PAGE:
Two US passenger carriers say they have reached deals with the government on the amount of emergency financial aid promised to the industry as part of the $2 trillion CARES Act, as airlines align their networks to a sharp drop-off in travel demand since the coronavirus pandemic began.
Southwest Airlines, which will be taking $3.2 billion in payroll support, was the first to announce a deal on 14 April, closely followed by American Airlines, which will be getting $5.8 billion.
Southwest says it will receive $2.3 billion in direct payroll support and nearly $1 billion in loans that will protect its 60,000 employees through at least 30 September. The Dallas-based airline says the loan is expected to have a 10-year term with low interest rates and may be repaid at any time prior to maturity, and will include approximately 2.6 million warrants issued to the US Department of Treasury.
“As we are now in the implementation phase of the CARES Act, we applaud the quick action by the US Department of Treasury to infuse liquidity into the economy and try to keep businesses open and people on the job — and that certainly includes the airlines and our employees,” says chief executive Gary Kelly.
American Airlines, meantime, will take a direct grant of $4.1 billion, and a low-interest rate loan of $1.7 billion. In addition, the Fort Worth-based airline will apply for an additional Treasury loan of approximately $4.75 billion.
“The support our government has entrusted to us carries immense responsibility and an obligation that American Airlines is privileged to undertake,” says American’s chief executive Doug Parker. “We are elated that this program will enable us to continue to employ and pay our team while they fly through this period of depressed consumer demand.”
American’s Doug Parker writes in an internal message: “With this level of assistance, we now believe we have the financial resources necessary to help us withstand this crisis and be in position to serve the travelling public when they are ready to start flying again.”
Delta Air Lines has confirmed it has applied for the grants but did not say how much support it would be receiving. United Airlines says it will release more information on Wednesday.
Earlier in the day, the US Treasury named the airlines which had applied for the aid, and said it was still discussing financial support with other carriers.
“Alaska Airlines, Allegiant Air, American Airlines, Delta Air Lines, Frontier Airlines, Hawaiian Airlines, JetBlue Airways, United Airlines, SkyWest Airlines, and Southwest Airlines have told us that they plan to participate in the payroll support program,” US Treasury Secretary Steven Mnuchin says in a statement on 14 April.
“Conversations continue with other airlines regarding their potential participation. Treasury is also working to review and approve applications for smaller passenger air carriers as quickly as possible and will provide further guidance for cargo carriers and contractors very soon. We look forward to working with the airlines to finalise the necessary agreements and disburse funds as quickly as possible,” Mnuchin says.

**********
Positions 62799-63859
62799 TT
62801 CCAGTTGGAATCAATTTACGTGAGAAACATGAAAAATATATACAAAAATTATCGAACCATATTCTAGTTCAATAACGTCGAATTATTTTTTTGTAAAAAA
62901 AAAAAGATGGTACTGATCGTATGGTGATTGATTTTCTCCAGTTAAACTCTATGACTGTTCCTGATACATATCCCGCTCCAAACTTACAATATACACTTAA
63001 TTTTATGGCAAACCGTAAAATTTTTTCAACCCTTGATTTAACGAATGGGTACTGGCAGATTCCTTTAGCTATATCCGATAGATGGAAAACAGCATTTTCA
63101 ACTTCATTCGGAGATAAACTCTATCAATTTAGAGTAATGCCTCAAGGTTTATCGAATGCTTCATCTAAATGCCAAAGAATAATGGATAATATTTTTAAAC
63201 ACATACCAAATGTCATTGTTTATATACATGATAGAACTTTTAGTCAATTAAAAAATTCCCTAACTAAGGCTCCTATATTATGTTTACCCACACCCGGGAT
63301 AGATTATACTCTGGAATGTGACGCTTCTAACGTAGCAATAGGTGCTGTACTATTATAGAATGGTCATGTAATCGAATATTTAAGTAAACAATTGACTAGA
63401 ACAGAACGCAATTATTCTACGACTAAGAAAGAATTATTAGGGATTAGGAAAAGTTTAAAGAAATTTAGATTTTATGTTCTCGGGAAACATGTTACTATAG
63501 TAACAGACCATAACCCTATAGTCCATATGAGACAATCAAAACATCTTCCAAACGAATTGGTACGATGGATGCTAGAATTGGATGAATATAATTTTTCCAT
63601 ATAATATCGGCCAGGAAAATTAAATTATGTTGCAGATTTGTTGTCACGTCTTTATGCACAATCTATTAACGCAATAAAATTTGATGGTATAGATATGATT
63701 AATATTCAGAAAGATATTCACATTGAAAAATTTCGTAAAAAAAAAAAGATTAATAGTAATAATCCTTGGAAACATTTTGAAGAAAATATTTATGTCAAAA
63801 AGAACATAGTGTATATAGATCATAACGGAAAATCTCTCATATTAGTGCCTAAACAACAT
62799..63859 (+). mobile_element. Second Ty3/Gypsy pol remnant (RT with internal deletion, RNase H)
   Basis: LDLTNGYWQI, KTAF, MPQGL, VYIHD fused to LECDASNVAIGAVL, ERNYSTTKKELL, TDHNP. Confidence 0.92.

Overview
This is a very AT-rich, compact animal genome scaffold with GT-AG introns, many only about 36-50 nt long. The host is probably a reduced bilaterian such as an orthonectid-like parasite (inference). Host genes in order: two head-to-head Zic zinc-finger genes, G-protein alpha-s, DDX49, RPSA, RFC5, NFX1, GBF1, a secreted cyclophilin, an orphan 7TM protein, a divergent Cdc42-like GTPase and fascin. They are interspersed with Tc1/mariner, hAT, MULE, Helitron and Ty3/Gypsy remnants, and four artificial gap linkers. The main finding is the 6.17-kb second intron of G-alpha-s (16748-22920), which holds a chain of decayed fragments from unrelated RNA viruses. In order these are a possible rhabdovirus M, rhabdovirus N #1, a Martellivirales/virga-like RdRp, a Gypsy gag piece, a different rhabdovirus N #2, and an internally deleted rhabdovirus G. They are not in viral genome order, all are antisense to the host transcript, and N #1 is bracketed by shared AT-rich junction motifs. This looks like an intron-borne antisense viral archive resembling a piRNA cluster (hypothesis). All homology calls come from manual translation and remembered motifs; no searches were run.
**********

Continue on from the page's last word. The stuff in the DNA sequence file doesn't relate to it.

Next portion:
The CARES Act, worth a total of about $2 trillion, set aside almost $60 billion in loans and grants to US airlines and related businesses that have seen their revenue decline drastically as a result of the global pandemic.
All US airlines have taken dramatic measures to preserve cash as passenger demand fell off a cliff in March, following the imposition of stay-at-home orders across much of the country, as well as travel warnings and restrictions to overseas destinations, in an effort to stem the spread of the coronavirus, which has killed more than 100,000 worldwide.
Load factors have gone from about 80% in January to just over 11% for the week ending 5 April, industry group Airlines for America (A4A) says on 14 April.
The number of commercial flights, which topped 111,000 daily in early January, fell to just 29,800 daily during the week ended 11 April, the association adds.
“US airlines – both passenger and cargo – have seen their strong financial health deteriorate at an unprecedented and unsustainable pace since early March,” A4A says. “The safety and well-being of the travelling public and airline employees is the top priority of all US airlines, but the economic impact of this global health crisis cannot be overstated.”
Accepting the government assistance comes with strings attached, however. Airlines must pledge to not lay off or furlough any employees, or reduce hourly pay rates until at least 30 September. They must also stop share repurchase plans until 30 September 2021, and the law imposes limits on executive compensation until 2022.
Reports earlier this week said the deal includes conditions that 70% of the money paid out to airlines would be given to them outright, while the remaining 30% would have to be paid back. In addition, the reports said the government would take a stake in the airlines, in the form of warrants, giving the government the right to buy equity at a pre-set price and time, worth 10% of the amount of aid given.
Several airlines have asked the Department of Transportation (DOT) for exemptions to a requirement that they maintain “minimum service” as a condition to receive the aid. The airlines argue that operating even a skeleton network with single-digit load factors is neither reasonable nor practicable while passengers stay away, and will eat into their cash reserves.